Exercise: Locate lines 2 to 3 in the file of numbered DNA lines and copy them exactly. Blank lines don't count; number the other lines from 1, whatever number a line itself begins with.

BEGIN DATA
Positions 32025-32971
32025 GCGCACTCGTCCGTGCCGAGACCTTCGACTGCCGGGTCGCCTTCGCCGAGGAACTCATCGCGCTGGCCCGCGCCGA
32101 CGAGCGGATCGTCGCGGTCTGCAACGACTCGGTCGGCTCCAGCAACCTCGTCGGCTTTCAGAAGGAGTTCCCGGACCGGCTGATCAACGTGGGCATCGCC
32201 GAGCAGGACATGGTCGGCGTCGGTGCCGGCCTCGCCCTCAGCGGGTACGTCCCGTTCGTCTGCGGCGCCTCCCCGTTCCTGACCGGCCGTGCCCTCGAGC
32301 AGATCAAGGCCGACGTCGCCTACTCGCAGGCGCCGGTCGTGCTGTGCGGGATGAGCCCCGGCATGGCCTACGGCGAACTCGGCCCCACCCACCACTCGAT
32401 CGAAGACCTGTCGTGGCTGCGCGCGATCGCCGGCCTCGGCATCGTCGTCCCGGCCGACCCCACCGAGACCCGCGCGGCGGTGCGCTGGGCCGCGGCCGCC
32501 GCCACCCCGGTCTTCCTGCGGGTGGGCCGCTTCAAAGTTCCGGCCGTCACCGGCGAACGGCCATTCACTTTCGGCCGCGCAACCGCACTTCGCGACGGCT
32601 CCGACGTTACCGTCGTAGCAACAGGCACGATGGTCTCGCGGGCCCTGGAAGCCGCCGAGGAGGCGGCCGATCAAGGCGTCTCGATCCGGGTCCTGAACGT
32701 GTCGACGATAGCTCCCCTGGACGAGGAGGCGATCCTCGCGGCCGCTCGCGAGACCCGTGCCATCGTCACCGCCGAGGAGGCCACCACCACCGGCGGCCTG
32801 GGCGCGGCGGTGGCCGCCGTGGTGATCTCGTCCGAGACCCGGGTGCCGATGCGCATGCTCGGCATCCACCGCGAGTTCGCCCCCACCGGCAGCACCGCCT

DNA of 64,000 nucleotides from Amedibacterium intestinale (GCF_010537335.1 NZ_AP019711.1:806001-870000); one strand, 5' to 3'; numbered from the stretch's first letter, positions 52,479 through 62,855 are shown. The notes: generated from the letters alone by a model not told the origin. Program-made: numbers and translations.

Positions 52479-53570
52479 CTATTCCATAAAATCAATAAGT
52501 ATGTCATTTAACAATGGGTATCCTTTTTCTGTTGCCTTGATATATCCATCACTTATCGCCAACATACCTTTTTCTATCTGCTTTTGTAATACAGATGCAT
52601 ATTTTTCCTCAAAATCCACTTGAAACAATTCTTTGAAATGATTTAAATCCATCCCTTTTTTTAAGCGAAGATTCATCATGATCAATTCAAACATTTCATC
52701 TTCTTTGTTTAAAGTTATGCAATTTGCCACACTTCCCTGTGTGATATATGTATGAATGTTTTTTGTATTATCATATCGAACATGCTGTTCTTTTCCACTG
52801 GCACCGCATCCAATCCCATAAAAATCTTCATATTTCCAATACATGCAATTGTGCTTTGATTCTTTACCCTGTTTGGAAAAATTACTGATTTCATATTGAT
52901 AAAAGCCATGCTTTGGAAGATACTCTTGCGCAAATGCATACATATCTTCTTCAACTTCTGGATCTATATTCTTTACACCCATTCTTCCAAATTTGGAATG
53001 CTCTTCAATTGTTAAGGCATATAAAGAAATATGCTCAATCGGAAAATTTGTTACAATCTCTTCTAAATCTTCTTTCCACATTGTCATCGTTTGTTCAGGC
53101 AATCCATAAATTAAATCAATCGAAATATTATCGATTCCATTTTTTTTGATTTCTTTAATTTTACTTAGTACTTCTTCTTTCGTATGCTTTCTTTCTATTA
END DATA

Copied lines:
32025 GCGCACTCGTCCGTGCCGAGACCTTCGACTGCCGGGTCGCCTTCGCCGAGGAACTCATCGCGCTGGCCCGCGCCGA
32101 CGAGCGGATCGTCGCGGTCTGCAACGACTCGGTCGGCTCCAGCAACCTCGTCGGCTTTCAGAAGGAGTTCCCGGACCGGCTGATCAACGTGGGCATCGCC